5-coyle - Do economic crises reflect crises in economics...

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1 Do economic crises reflect crises in economics? Keynote address, ‘Rethinking Economics’ conference, Stiftverband für die Deutsche Wissenschaft/Handelsblatt, Frankfurt am Main, 23 January 2012. Diane Coyle, Enlightenment Economics and Institute of Political and Economic Governance, University of Manchester The ‘series of unfortunate events’ in the global economy since 2008 make it natural to ask where the economists have been. 1 If you have a leaky boiler, you expect the plumber to mend it; a dentist should cure your toothache; so why haven’t the economists been able to fix the economy? When economists meet privately these days, we will most often whisper to each other, isn’t it all so interesting ? These are fascinating times. Every day brings something new to think about. It isn’t only economists who want to understand what’s going on. There has been an increase in the number of students choosing economics at university, and there seems to be a strong appetite for popular books and lectures. Even Her Majesty the Queen has shown an interest in why economists didn’t predict the crisis, a question she posed to academics on a visit to the LSE. 2 She was too polite to say so directly, but a lot of people blame economists and economics – as the title of this session indicates. Some of this criticism has been fierce; the film ‘Inside Job’ savaged economists as essentially corrupt and directly responsible for the financial crisis. 3 The rest of us squirmed when we watched his treatment of the economists unlucky enough to have been interviewed by him. So I’m torn between my quiet exhilaration about how interesting things have become and a nagging doubt: I wasn’t doing macroeconomic forecasting, and never worked in finance – but am I still somehow to blame for the crisis because I’m an economist? Is it my fault? Has my profession, just by the way it thinks about the economy, caused all this damage? We have to ask ourselves this question. A lot of people think so. And a lot of the criticisms they make of economics have been made in the past. The Post-Autistic or Real World Economics Movement has been gaining prominence but it’s been around for a long time. 4 The difference now is that the crisis seems to be proof that the criticisms are true – they are not so easy now for the mainstream of the economics profession to shrug off. In fact, many economists are on the contrary taking the critique very seriously. 1 See Lemony Snicket’s novels in the series of the same name, http://lemonysnicket.com/ 2 http://www.telegraph.co.uk/news/uknews/theroyalfamily/3386353/The-Queen-asks-why-no- one-saw-the-credit-crunch-coming.html 3 http://www.sonyclassics.com/insidejob/site/ 4 http://www.paecon.net/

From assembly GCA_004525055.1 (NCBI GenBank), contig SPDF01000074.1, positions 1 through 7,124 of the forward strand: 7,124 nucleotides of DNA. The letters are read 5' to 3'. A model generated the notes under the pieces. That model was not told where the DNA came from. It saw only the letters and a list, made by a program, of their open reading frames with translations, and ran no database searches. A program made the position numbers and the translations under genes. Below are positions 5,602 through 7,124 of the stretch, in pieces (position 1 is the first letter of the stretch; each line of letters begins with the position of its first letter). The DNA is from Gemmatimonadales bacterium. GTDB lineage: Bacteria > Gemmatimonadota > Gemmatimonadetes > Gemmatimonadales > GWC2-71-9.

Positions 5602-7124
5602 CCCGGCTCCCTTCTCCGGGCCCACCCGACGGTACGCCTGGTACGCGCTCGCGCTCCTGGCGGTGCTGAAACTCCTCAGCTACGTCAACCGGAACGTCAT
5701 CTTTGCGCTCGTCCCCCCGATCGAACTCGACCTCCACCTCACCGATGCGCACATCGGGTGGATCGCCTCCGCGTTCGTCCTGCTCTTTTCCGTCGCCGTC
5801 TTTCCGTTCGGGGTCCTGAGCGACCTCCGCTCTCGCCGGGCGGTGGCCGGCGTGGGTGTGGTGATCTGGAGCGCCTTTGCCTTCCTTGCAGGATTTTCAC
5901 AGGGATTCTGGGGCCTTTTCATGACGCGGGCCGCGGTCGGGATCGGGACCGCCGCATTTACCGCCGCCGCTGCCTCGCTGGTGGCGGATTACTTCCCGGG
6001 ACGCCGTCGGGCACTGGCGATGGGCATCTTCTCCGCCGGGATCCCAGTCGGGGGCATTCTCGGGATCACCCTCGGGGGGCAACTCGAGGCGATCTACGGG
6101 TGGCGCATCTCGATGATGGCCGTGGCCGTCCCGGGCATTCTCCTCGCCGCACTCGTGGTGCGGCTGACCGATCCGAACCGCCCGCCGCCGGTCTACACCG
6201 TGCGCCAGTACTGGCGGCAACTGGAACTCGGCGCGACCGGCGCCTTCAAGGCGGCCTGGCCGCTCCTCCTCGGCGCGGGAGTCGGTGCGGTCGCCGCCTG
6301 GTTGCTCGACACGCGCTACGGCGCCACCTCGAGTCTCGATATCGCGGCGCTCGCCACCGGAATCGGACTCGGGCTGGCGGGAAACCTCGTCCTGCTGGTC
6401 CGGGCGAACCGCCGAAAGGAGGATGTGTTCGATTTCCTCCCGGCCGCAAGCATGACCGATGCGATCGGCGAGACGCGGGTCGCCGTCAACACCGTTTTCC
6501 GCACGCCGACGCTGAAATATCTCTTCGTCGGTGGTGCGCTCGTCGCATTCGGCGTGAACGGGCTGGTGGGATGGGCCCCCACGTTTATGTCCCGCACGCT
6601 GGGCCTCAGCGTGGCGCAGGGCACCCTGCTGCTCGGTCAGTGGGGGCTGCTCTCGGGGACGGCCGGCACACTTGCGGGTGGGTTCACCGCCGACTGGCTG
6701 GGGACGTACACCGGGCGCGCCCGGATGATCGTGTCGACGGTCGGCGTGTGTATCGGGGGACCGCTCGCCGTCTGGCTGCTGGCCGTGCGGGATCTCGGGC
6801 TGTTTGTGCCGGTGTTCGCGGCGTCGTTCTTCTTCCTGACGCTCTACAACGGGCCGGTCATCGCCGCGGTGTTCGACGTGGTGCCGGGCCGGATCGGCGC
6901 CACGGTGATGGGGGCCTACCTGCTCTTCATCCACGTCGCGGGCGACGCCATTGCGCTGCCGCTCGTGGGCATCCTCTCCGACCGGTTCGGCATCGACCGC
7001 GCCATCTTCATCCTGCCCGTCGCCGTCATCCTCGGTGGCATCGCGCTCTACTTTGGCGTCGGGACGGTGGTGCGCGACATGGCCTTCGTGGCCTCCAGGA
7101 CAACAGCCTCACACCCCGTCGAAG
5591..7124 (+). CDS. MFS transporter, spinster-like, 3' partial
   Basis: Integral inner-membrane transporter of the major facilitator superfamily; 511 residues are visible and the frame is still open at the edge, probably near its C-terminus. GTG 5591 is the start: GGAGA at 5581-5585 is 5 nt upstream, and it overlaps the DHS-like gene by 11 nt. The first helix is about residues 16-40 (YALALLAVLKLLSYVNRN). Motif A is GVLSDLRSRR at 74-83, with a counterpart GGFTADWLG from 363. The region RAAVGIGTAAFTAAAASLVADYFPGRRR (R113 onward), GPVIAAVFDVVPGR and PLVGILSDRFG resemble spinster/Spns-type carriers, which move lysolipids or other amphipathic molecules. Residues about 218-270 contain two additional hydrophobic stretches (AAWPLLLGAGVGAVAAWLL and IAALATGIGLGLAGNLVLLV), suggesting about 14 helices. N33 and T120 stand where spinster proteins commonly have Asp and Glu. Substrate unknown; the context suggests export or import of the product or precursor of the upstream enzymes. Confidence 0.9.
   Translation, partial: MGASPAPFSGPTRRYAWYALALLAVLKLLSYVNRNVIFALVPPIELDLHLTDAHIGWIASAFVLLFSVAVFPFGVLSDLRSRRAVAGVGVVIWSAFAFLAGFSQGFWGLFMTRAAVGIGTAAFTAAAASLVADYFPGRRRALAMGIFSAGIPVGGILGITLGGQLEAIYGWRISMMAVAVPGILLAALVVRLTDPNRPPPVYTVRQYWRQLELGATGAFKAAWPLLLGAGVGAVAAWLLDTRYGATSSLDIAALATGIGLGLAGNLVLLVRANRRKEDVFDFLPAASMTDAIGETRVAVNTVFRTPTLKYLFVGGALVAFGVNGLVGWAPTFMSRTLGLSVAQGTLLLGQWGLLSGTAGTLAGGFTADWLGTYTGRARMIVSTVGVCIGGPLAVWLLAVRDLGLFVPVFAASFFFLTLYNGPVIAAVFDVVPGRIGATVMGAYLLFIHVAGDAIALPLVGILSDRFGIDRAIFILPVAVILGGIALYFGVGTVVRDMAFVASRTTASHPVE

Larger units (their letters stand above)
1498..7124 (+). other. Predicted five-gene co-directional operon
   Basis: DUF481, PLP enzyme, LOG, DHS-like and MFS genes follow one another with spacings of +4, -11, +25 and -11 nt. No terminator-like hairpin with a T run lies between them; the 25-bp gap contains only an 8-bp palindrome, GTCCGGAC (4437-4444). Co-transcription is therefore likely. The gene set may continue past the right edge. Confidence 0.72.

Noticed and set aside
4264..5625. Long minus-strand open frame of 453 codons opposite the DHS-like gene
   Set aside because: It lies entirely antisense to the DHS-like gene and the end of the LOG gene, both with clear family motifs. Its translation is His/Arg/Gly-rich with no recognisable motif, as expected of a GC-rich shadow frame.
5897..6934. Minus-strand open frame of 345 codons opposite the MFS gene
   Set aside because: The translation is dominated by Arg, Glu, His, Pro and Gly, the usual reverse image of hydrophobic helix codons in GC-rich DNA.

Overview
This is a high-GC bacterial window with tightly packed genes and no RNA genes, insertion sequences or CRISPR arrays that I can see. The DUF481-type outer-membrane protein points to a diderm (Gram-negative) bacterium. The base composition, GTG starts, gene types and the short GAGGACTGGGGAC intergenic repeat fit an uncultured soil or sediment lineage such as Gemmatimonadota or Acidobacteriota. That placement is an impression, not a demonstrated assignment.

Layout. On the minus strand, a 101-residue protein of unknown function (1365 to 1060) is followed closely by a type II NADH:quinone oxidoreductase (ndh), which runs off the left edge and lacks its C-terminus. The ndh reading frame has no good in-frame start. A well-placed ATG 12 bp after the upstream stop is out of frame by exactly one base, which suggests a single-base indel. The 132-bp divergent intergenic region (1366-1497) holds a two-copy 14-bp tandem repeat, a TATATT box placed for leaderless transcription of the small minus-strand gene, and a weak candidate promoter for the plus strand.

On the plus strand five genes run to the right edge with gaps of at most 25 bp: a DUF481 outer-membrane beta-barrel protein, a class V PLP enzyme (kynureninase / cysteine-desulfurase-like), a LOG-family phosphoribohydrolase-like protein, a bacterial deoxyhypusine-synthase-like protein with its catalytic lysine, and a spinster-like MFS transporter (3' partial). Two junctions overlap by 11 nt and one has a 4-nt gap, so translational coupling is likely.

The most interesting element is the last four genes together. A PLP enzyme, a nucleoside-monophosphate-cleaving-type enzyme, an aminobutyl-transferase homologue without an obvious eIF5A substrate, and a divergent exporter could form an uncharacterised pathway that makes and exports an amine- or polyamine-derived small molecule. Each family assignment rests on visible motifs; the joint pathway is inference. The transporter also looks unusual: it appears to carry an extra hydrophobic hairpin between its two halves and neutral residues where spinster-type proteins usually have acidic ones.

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2 So I would like to present a paradox. Economics is both in crisis and experiencing an extraordinarily fruitful renaissance. There is already a new approach emerging from the pre-crisis framework, like a butterfly hatching out of its chrysalis. It’s much less tied to a particular theoretical approach, more
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5-coyle - Do economic crises reflect crises in economics...

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